Marcus Jones on August 12, 2016

Overcooked Review

While I'm not much of a chef in real life, Overcooked gave me an opportunity at the profession in wacky fashion. From developer Ghost Town Games and publisher Team17 Digital, Overcooked aims to bring back the frantic, mini-game filled romps of yesterday in this hilarious couch co-op title.

The game's crazy premise revolves around you, the player, being the supreme chef of the land meant to save it from the beast. The Onion Kingdom faces a dire threat in this monstrous spaghetti creature, and it is up to you to feed it until it's fat face is stuffed. However, you're no match when the apocalypse first occurs, so in order to prevent the destruction of the world, the Onion King sends you back in time to hone your skills as a chef. Starting in the early '90s, you must increase your repertoire of recipes in order to have a chance to save the Planet in the future.

Players pick their chef and go to work without much more thought in it than that. The game revolves around, well, being a chef. Played either in single-player or cooperatively, players step into the kitchen and attempt to fulfill orders in rapid succession to maintain customer happiness while receiving big ol' tips in the process. Don't let the sound fool you - this game gets hectic quick. Even in the first few levels will have you dashing madly around attempting to maintain some semblance of a kitchen. However, there might be any number obstacles, such as pedestrians, fires, dirty dishes, and more you'll end up contending with.

The wackiness of the game comes from its simple mechanics. There's really only a few buttons to utilize, but in the sheer insanity of trying to keep up with orders makes you hesitate. Did you hit the right button and start chopping? Or did you just throw your food on the ground while you were rushing around? Progressing through the game opens up new recipes with additional challenges and demands. The initial recipes involve cooking three different variations of soup using mushrooms, onions, and tomatoes. It doesn't take long before you are putting together burgers with optional toppings, fish and chips, pizza and more. When you have six or more orders waiting to be served, it becomes a scramble to manage everything while moving around in the kitchen.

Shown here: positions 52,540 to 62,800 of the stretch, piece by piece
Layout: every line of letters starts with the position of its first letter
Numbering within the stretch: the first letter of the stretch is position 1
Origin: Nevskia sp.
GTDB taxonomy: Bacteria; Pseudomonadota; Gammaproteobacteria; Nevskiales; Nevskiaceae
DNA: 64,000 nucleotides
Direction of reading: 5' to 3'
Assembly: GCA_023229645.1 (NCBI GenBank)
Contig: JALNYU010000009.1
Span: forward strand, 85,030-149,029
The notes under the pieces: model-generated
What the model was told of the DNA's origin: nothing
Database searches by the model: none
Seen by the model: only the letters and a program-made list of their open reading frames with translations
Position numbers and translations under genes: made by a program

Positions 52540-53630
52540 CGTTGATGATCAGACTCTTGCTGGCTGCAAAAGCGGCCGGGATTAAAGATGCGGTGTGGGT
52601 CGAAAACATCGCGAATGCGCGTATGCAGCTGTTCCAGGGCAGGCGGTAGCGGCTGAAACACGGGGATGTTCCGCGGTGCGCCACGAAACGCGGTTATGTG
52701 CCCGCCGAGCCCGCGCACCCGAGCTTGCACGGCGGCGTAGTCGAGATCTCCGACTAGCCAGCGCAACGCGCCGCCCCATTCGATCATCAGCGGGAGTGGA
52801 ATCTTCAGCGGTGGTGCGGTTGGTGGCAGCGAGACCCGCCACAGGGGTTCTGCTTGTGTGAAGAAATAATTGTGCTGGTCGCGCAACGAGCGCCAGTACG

Hands down, this game is designed for couch co-op, especially as the game does not include online multiplayer. Playing the campaign alone is still fun and frantic, but it doesn't deliver the same level of promise and fun. If anything, it's more challenging as you're controlling two separate chefs by switching back and forth. From a multiplayer perspective, keeping everything moving while working together with up to three other players simultaneously just adds more to the overall craziness of the game. Not to mention, you'll be cooking in some of the craziest locations. An ordinary looking kitchen will suddenly split in half due to an earthquake, or you may be serving Eskimos by dashing across floating ice. Let's not talk about the missions that include moving trucks, separately the cooking, prep and cleaning areas.

Simply Put

Overcooked's colorful visuals, catchy music, and the simple premise is incredibly fun. It's a great party game that will offer some great fun while still providing a nice challenge to get three stars on all the stages. Since the game uses a three-star ranking system, there's a decent amount of replay value as you attempt to get a higher score each time. There are also nine different competive multiaplyer levels to play with your friends.

Note: The Overcooked review is based on a digital PS4 copy of the game, provided by the publisher.

Overcooked

Overcooked 8
Hilarious and wacky
It's fast paced and will keep you moving
Overcooked works much better as a co-op title
No online multiplayer